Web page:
Journalism Centre
on Global Trafficking


Cara Tabachnick reports on crime, trafficking, and human rights issues in the US and abroad. Her work touches on all aspects of justice, including policing, migration, prisons, drugs, technology, and violence. She has written for publications such as Marie Claire, "O" Oprah Magazine, Bloomberg Businessweek, The Washington Post Magazine, The Wall Street Journal, The Christian Science Monitor, The Guardian, and Scientific American.

In addition, Cara works in global media capacity development training journalists around the world. Since 2019 she has worked as a Senior Associate, Media Programs at PRB where she designs and implements training programs for female reporters in India, Bangladesh, Pakistan, Nepal, and Francophone Africa on public health issues, including trafficking, gender-based violence, and exploitation. She was instrumental in expanding PRB’s media work in Nigeria and India and raising funds from the MacArthur Foundation to support public health journalists.

From 2008-2015 she was the deputy director of the Center on Media, Crime, and Justice at John Jay College of Criminal Justice in New York City. She raised funds from Ford Foundation, Langeloth, Joyce, and Public Welfare, among others to educate and train journalists on criminal justice topics in the United States. While there, she also served as the managing editor of the daily news service, The Crime Report.

Cara began her career as a crime reporter for Newsday, one of New York's largest daily newspapers. She has written two books: a true-crime series for Harper Collins UK and for Ulysses Press, a non-fiction book about survivor stories from around the globe. She is a graduate of Columbia University’s Graduate School of Journalism.


Program associate
Zena Achieng is a program associate at Journalism Centre on Global Trafficking, where she manages the social media accounts and assists with program development and design. A student of journalism and mass communication at the University of Nairobi, Zena splits her time between Spain and Kenya. In her free time, Zena tutors students in English and loves traveling, reading, and dancing.


Ana Arana is an investigative journalist with extensive international experience. A former US foreign correspondent, she was the director of Fundacion MEPI, a Mexico City-based investigative journalist project that promotes binational and regional investigative projects on drug and arms trafficking.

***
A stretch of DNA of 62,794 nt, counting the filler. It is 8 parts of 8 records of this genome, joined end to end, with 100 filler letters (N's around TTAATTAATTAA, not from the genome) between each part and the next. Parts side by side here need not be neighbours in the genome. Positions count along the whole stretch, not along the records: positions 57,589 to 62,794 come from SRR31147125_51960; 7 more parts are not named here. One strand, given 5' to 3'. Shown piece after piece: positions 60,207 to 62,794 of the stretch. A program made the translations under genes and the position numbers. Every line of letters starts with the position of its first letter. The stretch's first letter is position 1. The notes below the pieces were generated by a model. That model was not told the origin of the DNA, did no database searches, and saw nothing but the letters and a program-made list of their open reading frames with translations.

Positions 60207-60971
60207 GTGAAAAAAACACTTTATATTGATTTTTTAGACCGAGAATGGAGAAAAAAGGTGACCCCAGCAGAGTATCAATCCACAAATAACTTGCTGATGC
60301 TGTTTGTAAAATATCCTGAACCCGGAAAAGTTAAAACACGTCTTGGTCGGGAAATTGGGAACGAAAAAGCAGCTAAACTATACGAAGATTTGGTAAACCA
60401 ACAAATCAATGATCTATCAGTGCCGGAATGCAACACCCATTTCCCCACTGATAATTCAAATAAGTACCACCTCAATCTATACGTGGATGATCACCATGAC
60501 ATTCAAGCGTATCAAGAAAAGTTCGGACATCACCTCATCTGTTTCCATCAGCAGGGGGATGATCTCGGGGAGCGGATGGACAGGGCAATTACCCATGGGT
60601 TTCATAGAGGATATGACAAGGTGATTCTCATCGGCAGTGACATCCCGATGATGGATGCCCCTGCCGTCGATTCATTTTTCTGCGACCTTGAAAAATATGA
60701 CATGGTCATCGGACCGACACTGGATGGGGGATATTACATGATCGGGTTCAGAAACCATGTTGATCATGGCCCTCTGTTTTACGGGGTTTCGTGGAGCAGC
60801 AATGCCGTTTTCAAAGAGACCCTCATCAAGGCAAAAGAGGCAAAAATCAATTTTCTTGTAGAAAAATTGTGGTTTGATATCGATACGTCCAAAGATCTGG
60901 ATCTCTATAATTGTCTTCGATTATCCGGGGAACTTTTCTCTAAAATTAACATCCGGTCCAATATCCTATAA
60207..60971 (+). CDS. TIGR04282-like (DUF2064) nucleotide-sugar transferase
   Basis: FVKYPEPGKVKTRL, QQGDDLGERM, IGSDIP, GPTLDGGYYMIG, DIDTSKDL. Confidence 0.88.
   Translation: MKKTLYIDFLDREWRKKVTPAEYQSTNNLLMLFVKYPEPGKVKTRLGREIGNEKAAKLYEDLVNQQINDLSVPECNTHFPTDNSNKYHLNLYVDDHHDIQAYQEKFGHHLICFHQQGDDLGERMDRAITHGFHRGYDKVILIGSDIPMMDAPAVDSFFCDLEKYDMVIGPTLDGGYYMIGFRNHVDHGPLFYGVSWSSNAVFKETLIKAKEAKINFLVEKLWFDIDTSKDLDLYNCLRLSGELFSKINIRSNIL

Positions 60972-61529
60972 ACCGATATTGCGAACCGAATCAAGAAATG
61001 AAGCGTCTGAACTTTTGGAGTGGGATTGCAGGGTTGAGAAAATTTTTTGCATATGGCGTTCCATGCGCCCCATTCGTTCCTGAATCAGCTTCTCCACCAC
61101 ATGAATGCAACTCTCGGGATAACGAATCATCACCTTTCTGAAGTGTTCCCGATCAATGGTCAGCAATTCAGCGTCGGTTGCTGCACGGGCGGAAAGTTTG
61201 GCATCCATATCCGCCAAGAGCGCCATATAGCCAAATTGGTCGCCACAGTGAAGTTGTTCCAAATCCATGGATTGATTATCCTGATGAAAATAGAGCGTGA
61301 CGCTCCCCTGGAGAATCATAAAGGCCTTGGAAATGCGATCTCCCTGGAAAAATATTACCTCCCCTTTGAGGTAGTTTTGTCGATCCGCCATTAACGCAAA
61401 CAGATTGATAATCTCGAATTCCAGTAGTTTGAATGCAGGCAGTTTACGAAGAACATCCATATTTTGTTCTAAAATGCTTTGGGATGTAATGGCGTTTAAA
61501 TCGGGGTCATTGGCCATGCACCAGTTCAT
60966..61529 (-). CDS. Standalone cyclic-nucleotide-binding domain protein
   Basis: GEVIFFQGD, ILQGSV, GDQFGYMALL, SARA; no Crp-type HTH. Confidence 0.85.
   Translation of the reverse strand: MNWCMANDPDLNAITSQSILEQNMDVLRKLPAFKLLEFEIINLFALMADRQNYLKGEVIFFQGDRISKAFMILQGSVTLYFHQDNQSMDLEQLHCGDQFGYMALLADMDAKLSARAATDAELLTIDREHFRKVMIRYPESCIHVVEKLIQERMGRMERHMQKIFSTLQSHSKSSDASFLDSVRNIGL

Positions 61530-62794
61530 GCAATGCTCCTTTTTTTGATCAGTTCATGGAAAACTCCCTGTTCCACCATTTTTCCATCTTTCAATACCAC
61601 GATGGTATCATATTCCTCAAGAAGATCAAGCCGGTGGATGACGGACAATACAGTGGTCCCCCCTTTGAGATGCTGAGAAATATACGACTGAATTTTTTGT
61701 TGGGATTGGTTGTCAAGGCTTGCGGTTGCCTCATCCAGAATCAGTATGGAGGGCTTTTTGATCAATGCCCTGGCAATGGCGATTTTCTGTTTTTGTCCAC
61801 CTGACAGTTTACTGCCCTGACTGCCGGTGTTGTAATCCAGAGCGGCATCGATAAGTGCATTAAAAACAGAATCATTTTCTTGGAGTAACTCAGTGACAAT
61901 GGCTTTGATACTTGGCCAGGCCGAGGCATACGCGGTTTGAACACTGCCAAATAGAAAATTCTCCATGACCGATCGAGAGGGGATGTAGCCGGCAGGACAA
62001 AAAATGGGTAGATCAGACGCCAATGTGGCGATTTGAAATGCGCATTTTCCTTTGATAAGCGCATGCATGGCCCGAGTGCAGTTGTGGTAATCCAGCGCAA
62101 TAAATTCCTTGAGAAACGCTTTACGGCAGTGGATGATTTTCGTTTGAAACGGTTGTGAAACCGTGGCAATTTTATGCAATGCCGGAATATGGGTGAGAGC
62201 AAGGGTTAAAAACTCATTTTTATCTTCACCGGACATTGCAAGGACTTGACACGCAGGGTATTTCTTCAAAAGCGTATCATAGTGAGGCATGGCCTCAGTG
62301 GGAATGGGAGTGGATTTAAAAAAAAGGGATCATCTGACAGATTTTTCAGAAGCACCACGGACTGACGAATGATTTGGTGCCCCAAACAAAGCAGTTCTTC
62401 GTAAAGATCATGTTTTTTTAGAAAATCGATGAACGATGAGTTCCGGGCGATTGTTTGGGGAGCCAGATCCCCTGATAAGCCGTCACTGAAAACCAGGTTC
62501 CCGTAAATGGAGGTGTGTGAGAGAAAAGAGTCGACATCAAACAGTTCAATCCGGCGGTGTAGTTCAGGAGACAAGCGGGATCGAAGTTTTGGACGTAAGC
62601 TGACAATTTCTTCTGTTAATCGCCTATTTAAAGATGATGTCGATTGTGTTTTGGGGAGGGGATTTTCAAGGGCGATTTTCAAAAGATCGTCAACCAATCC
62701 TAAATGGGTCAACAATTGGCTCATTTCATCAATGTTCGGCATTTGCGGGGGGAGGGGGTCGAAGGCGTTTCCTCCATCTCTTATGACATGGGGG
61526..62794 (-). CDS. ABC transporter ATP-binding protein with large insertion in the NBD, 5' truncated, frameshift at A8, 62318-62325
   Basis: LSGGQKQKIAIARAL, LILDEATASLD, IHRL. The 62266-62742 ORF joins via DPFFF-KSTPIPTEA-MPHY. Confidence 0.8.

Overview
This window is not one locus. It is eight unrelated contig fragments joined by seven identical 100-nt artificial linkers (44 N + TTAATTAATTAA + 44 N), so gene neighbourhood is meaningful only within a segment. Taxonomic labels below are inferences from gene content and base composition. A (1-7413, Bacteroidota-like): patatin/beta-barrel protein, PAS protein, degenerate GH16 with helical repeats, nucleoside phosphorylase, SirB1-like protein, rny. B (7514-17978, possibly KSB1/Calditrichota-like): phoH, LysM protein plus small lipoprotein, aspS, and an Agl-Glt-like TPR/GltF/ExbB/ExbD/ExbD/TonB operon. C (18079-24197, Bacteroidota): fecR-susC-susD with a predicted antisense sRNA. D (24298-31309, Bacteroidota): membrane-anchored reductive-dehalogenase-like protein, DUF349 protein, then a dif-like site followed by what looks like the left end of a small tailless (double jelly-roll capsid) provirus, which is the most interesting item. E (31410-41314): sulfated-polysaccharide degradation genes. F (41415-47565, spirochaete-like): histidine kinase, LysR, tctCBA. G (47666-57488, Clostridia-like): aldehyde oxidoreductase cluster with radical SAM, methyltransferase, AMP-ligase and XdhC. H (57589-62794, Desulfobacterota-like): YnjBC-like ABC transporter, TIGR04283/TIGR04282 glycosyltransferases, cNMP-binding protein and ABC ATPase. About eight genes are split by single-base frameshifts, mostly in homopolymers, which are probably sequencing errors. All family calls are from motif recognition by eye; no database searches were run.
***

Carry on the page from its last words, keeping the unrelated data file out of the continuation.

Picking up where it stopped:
Arana was a media trainer for various international groups, including the Inter-American Press Association and the International Center for Foreign Journalists. She conducted training in Africa, Latin America, and South and East Asia. Between 2007-2008 she was a Knight International Journalism Fellow in Mexico, where she worked with various dailies, training journalists and building investigative units - one of which won Mexico’s National Press Award in 2008.

Her journalism work has appeared in Foreign Affairs, Marie Claire, Newsweek,, The Columbia Journalism Review, the New York Daily News, Business Week, and The Village Voice, among others.  Between 1987 and 1993, Arana was a foreign correspondent in Colombia and Central America and reporting for The Miami Herald, CBS News, and The Fort Lauderdale Sun-Sentinel. Between 1993 and 1996 she served as the Americas coordinator for the New York-based Committee to Protect Journalists (CPJ), where she helped to create regional press freedom groups, including the Fundacion para la Libertad de Prensa, FLIP.


Danielle Haas is senior editor in the Program Office at Human Rights Watch. She is responsible for report editing, developing writing-related training and tools, and production of the organization's annual World Report review of abuses worldwide.

Before joining Human Rights Watch in 2010, she taught at New York’s Columbia Graduate School of Journalism and worked as a journalist based in Jerusalem for eight years covering the Israeli-Palestinian conflict, and social and social and political issues in Israel, the West Bank, and Gaza for Reuters, the Associated Press, and the San Francisco Chronicle. She also covered the build-up to the war in Iraq, from where she reported in 2003.

Danielle has a BA in History from Oxford University, and an MSc in Journalism, and an MA and MPhil in Communications from Columbia University.

Hect Stewart

Kelley Hect Stewart is a senior vice president at Pursuant. A leader in non-profit fundraising, Kelley is committed to helping solve the real-world challenges of today’s increasingly competitive environment. With more than a decade of strategic planning, marketing, and fundraising experience, Kelley’s emphasis is on healthcare, multi-affiliate health, and human services organizations. Her strength is working alongside nonprofit organizations regardless of their size or tenure, and helping them achieve their vision and goals through strong leadership and a balanced revenue portfolio.

On behalf of Pursuant, Kelley currently collaborates with partners including Cleveland Clinic, SOS Children's Villages, the Leukemia & Lymphoma Society and Children's Miracle Network. Prior to joining Pursuant, Kelley led a $60 million digital program for the American Cancer Society (ACS) and helped the Avon Foundation for Women conceive and implement a strategy that activated philanthropic leaders in 50 countries in celebration of 50 years of impact in their global crusade to fight breast cancer. Kelley lives in New York City is a graduate of the University of Wisconsin-Madison.

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